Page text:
Raising a toast to local beers that also happen to be some of the best in the country 

Best brews

With more than 200 breweries scattered throughout both peninsulas serving thousands of beers to millions of thirsty customers, the question naturally arises: What are the best brews that Michigan has to offer?

The answer is more complicated than it might seem. Two popular websites, BeerAdvocate.com and RateBeer.com, annually publish subjective "best of" lists that are weighted heavily toward trendy styles like imperial stouts and double IPAs. Michigan has excellent examples of both, but there are other ways of approaching the subject that use published guidelines and also take into account unusual or overlooked styles. Here's a rundown of six of the Mitten's top tipples, according to the Internet, national beer competitions, and credentialed beer professionals.


Two top-rated beers on the Internet

KBS (BA #16, RB #16)

Founders Brewing Co.

11.2% ABV, imperial stout

Originally called Kentucky Breakfast Stout before somebody complained a Michigan beer shouldn't be named after another state, KBS is a bourbon barrel aged imperial stout that is the best known beer from one of Michigan's best known breweries. Its seductive dark color and rich, chocolatey-java aroma bespeak of good things to come, including a complex, full-bodied array of flavors, from mocha and roasted malt to bourbon and vanilla notes, with a dry, woody finish. This beer has a reputation for a reason, and the reason is "damn, this tastes like unicorns having sex, or anyway, something awesome like that."

Hopslam (BA #83, RB #36)

Bell's Brewery

10% ABV, double IPA

Long before the beer nerd world was all like "OMG HOPZ!" Bell's was turning out bitter classics like Two Hearted Ale (which is ranked No. 2 on yet another "best" list compiled by national homebrewing mag Zymurgy). But some years ago, Michigan's oldest brewery decided to go above and beyond when it introduced the winter seasonal Hopslam Ale, described on the label as "a biting, bitter tongue bruiser of an ale." That's what you get when you marry a massive malt bill to six different hop varietals, including a ginormous Simcoe dry-hop infusion, and top it all off with a splash of honey. Despite its high ABV, the beer is deceptively drinkable, giving rise to the practice of changing its name into a verb: Hopslammed.


Two medal-winning beers

DRIPA (Gold, 2012 World Beer Cup)

Kuhnhenn Brewing Co.

9.5% ABV, double IPA

DRIPA (Double Rice India Pale Ale) may be Warren-based Kuhnhenn Brewing's flagship beer, but that doesn't mean it's for the faint of heart. Brewed with a time-consuming mash that includes plenty of American long-grain rice, DRIPA sports mega-citrus hop aroma and bitter notes that are well-balanced with the cereal malt flavors, finishing with a crisp, dry touch that masks the high ABV surprisingly well. This brew won a gold medal at the 2012 World Beer Cup in the IPA category, which is really hard to do considering that category tends to have the most entries of any. It also achieved another impressive accolade: It's one of my IPA-loving girlfriend's favorite beers. Look for it to be available in bottles sometime this year.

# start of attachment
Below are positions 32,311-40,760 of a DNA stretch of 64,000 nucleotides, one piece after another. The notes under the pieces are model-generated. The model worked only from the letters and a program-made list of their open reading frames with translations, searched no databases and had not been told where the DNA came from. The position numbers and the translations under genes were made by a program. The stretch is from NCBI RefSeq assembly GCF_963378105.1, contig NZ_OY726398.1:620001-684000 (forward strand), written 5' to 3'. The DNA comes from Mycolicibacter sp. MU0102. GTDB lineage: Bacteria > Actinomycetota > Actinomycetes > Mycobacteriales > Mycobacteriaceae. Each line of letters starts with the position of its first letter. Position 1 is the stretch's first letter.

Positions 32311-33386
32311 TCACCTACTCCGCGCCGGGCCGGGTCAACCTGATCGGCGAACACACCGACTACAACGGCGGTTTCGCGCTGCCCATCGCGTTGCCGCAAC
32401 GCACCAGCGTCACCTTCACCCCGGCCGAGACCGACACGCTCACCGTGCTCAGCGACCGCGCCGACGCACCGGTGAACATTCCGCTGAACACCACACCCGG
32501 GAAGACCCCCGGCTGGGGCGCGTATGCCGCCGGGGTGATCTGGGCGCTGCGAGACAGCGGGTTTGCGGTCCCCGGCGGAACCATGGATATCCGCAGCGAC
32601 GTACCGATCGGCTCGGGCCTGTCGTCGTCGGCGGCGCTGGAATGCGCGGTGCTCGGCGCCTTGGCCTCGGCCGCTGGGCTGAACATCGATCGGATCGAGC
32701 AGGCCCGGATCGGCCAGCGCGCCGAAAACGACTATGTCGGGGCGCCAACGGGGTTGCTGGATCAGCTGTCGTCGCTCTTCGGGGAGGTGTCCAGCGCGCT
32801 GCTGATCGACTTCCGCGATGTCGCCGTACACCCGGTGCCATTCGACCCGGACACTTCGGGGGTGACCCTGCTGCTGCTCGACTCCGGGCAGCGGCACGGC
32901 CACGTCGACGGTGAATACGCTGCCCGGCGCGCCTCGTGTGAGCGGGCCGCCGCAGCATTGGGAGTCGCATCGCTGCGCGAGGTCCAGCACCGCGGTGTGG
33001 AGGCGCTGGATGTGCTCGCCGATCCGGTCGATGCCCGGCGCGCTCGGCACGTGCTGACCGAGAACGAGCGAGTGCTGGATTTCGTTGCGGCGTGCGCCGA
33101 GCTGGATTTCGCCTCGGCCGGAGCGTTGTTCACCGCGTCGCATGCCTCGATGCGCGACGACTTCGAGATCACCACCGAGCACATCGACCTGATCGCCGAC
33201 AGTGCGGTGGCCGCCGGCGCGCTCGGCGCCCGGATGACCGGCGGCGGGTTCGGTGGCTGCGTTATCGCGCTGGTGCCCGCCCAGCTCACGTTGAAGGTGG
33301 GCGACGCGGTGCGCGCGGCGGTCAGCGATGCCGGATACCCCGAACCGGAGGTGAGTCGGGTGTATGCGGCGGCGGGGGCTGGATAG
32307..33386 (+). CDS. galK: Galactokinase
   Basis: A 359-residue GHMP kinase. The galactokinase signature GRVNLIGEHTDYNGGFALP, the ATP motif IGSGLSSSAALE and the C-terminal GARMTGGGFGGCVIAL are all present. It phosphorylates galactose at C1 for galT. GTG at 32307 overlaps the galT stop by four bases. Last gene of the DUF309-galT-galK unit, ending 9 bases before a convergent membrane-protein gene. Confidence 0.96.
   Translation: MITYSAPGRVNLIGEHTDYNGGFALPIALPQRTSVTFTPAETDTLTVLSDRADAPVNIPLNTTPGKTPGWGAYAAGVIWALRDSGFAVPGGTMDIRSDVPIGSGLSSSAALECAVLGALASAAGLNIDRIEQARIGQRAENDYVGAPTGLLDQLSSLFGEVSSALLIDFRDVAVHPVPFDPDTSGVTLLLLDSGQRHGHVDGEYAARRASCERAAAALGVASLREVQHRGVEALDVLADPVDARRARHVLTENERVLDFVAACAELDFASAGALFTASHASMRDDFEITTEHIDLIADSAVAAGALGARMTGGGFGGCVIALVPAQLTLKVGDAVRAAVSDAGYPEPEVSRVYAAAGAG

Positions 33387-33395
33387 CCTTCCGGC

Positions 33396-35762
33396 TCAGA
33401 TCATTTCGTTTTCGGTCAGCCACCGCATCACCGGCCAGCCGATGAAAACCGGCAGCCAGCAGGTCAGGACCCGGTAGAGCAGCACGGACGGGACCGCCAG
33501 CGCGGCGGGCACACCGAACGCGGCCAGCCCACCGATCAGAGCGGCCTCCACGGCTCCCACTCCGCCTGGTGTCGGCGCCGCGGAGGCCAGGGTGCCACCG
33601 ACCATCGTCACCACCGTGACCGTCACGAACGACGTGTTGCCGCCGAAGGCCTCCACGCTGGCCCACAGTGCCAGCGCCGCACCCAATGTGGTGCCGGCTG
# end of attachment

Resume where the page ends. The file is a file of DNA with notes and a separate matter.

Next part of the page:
Nectar Des Dieux (Gold, 2010 GABF; Silver, 2012 World Beer Cup)

Bastone Brewery

9% ABV, Belgian-style tripel

In 2014, Bastone Brewery of Royal Oak and its brewer, Rockne Van Meter, were named Small Brewpub and Small Brewpub Brewer of the Year at the Great American Beer Festival in Denver. Van Meter is no stranger to medals: Over the years, he has brought home so much hardware he'd double over in pain if he tried to wear all of it around his neck. Among his acclaimed creations is Nectar Des Dieux, a Belgian-style tripel ale that medaled not only in the GABF but also the equally prestigious World Beer Cup. Its aroma of candied fruit with a whiff of banana gives way to a mouthful of flavors, including a mild sugary sweetness balanced with a taste of bitter grassiness leading into a dry finish with only a touch of warming alcohol.


Two beer experts' picks


Arbor Brewing

9% ABV, sour ale

Ten years ago wild-fermented sour ales were a delight known only to a few discriminating beer drinkers in the know. Today, they are arguably the hottest trend in the craft beer world, with more breweries releasing more varieties of sours than ever before. Certified Cicerone® (the rough equivalent of a beer sommelier) Annette May of KnowBeer.org selected Arbor Brewing's Demetrius Sour Ale as a great exemplar of the Belgian-aged pale ale style. This limited-edition, bottle-conditioned beer begins life as Arbor's Mr. Delicious Imperial IPA and is transformed after months in the cocoon of an oak barrel teeming with micro-critters into a funky and tart yet versatile brew that pairs equally well with salads, fish, steak, earthy cheeses, and desserts like crème brulee.

Grand Trunk

Griffin Claw Brewing Co.

5% ABV, Czech pilsner

Pilsner is a "beer category that is greatly overlooked and underappreciated," says Certified Cicerone® Bobby Vedder of Lake Orion-based Powers Distributing. He holds up Grand Trunk from Griffin Claw Brewing of Birmingham as a great craft antidote to mass-produced industrial lagers labeled as pilsners, thanks to its subtle tones of toasty malt and an understated citrus hop finish. "It's a seemingly simple brew," says Vedder, but "it stands up with the world's best and is made right in our backyard." And it's also widely available in 16-ounce. cans, perfect for summer sipping on whichever Michigan beach you prefer.

Latest in Michigan, the Great Beer State

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